First off, on users – as noted, Snap added 12 million more actives, taking it to 375 million DAU.
As you can see, North American user growth is still flat, while European users saw a slight uptick. But it’s the ‘Rest of the World’, specifically India, which is driving Snap growth.
Which is helping to boost the overall usage numbers, and expand opportunity. But on the revenue side, it’s not pushing things forward in a significant way.
As you can see in this chart, Snapchat’s revenue has increased, but a key problem here is that it’s still reliant on the US and Canada for the majority of that spend, with other markets trailing well behind on the revenue front.
In this chart, you can see that Snap’s Revenue Per User has actually declined year-on-year – so while it is growing, it’s not bringing in revenue at equivalent scale, and it’s even going backwards in some respects.
Which is why its stagnant growth in North America is a problem – though Snap has also seen take-up of its Snapchat+ subscription service increase.
“In Q4, our subscription service Snapchat+ reached over 2.0 million paying subscribers. Snapchat+ offers exclusive, experimental, and pre-release features, and in Q4 we launched new features such as Custom Story Expiration and Custom Notification Sounds, providing subscribers with over 12 exclusive features.”
That’s a handy additional revenue stream, but as with all social media subscription services (including Twitter Blue), take-up is generally limited, and at 2 million subscribers, that’s still only 0.5% of Snapchat’s active user base that’s been willing to pay extra for these add-on elements.
Snap has also faced challenges in rebuilding its ad business, in the wake of Apple’s iOS 14 update, which has impacted data collection, and Snap CEO Evan Spiegel says they still have some way to go on this yet:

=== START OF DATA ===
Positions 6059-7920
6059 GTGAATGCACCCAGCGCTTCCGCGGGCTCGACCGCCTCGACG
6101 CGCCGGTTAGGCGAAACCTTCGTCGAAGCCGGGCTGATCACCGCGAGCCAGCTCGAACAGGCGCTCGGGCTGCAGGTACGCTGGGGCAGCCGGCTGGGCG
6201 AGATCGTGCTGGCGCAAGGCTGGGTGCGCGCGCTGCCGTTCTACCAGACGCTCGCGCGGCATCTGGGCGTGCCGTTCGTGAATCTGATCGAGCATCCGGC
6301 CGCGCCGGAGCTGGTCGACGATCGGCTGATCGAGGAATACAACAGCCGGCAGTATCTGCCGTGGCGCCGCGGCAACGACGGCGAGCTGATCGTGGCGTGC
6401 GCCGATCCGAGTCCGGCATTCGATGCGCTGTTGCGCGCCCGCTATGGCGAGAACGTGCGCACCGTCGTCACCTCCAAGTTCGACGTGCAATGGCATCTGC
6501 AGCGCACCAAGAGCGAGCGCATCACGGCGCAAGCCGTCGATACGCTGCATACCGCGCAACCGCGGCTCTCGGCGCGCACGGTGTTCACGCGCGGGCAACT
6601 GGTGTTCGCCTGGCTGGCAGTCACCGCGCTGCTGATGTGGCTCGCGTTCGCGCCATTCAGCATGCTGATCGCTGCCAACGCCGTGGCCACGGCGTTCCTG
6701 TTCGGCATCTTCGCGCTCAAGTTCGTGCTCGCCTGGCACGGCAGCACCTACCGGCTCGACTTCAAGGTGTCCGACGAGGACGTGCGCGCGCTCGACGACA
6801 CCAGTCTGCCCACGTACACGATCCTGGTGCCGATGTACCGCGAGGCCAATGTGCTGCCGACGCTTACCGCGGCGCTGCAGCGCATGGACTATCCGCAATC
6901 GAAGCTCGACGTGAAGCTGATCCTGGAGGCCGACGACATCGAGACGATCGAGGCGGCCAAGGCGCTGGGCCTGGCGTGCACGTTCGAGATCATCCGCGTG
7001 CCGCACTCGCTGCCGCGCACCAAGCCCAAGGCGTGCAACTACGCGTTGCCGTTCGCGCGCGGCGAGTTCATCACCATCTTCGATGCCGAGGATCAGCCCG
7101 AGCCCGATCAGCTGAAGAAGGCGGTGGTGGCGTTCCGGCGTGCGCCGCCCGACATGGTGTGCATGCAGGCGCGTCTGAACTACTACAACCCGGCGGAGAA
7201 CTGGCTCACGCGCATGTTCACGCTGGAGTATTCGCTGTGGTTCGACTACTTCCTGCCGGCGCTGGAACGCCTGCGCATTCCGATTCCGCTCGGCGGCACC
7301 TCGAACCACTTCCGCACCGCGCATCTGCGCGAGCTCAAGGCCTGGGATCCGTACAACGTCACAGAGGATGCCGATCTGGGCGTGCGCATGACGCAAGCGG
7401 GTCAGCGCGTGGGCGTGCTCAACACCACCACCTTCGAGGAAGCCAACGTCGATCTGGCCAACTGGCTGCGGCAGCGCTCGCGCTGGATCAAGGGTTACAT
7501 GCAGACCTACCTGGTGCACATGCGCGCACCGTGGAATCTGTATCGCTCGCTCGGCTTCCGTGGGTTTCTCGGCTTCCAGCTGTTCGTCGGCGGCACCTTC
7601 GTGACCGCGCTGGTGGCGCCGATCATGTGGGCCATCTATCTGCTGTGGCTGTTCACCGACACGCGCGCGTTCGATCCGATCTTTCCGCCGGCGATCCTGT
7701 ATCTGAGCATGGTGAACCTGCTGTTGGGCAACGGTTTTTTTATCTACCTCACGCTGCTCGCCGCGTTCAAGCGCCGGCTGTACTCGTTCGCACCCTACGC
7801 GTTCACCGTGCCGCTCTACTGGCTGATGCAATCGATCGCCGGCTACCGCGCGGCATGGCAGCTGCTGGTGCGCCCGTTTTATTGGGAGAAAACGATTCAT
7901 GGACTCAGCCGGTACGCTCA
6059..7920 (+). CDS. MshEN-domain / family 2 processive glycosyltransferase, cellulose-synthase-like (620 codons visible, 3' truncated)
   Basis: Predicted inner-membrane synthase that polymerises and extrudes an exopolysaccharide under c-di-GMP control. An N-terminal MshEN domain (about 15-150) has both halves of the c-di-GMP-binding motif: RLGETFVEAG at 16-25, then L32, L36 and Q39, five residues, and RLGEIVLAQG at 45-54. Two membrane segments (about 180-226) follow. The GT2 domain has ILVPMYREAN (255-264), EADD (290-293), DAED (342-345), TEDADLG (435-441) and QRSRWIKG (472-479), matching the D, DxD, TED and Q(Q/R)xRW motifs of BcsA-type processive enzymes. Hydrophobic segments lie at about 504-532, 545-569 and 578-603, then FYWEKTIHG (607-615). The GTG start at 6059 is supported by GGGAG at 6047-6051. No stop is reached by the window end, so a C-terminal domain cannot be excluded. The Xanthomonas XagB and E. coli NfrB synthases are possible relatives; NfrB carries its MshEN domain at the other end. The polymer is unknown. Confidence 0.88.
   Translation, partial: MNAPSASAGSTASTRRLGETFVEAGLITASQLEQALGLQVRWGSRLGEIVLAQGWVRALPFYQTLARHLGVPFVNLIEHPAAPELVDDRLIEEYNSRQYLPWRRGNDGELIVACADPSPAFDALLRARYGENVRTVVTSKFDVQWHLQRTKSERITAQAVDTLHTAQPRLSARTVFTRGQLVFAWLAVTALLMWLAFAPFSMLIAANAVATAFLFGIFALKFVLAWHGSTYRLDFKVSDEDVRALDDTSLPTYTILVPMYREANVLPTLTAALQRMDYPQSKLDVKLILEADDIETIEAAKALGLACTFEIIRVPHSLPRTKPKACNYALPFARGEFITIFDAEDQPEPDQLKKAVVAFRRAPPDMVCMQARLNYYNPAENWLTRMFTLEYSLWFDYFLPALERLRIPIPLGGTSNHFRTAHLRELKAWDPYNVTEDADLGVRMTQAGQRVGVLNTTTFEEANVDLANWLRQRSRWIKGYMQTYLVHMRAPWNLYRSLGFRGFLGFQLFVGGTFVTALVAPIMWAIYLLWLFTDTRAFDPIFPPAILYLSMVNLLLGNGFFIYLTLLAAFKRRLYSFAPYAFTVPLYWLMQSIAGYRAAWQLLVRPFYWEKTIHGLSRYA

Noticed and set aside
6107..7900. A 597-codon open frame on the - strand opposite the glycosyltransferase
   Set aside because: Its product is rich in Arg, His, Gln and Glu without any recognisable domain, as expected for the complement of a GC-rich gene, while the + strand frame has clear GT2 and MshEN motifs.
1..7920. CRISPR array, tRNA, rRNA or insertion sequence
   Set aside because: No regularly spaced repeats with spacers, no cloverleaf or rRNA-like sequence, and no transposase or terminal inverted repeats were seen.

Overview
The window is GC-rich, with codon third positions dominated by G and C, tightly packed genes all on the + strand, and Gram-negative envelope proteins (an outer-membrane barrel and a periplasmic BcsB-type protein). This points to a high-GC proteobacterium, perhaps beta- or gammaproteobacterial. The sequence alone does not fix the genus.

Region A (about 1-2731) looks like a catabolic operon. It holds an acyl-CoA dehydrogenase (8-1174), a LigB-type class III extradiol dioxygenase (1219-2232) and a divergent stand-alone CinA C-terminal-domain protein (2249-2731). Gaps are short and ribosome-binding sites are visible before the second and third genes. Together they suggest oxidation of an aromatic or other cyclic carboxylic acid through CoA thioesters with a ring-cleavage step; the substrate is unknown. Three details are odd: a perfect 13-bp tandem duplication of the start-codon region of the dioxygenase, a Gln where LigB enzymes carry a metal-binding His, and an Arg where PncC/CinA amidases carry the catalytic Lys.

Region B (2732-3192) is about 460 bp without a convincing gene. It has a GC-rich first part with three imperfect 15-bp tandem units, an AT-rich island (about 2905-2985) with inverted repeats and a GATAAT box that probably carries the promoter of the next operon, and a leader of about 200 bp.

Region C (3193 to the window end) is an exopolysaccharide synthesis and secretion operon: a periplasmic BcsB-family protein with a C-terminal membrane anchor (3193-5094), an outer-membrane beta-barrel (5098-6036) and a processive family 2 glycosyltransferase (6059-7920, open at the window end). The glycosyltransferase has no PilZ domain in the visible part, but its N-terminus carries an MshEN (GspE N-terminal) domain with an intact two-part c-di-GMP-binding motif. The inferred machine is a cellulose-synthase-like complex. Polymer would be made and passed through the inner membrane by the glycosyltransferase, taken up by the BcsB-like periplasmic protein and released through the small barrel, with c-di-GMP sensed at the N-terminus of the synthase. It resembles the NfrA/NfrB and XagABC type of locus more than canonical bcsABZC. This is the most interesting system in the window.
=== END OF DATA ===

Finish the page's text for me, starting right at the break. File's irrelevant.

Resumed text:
“We continue to face significant headwinds as we look to accelerate revenue growth, and we are making progress driving improved return on investment for advertisers and innovating to deepen the engagement of our community.”
Snap has seen improvement in its commerce integrations, which includes digital items for Bitmoji avatars which Snap is eventually looking to translate into real-world item sales as well. Snap also says that it’s facilitated over than 161 million product trials by over 35 million Snapchatters for Walmart, leveraging its Catalog-Powered Shopping Lenses at-scale.
Those point to bigger opportunities, but right now, amid the broader economic downturn, and restrictions on data collection and targeting, Snapchat is in a tough spot, and will be for some time yet.
Essentially, then, you’re banking on Snap’s future, and its advanced tools that could help it better align with expanded AR and VR use. And Snap is seemingly in a good position on this front – though again, the impacts of the last year, which also forced Snap into lay-offs, will also have some effect.
Really, then, the results here are relative to your perspective.
For advertisers, more Snap users means more potential reach – but most of Snap’s growth is coming from outside the US. More advanced AR activations could become a bigger deal in future, but it depends on how you’re looking to connect, and product fit.
Investors won’t be overly happy with the numbers, but there are positive signs on the horizon. It’s just that the horizon, in this respect, remains well in the distance at this stage.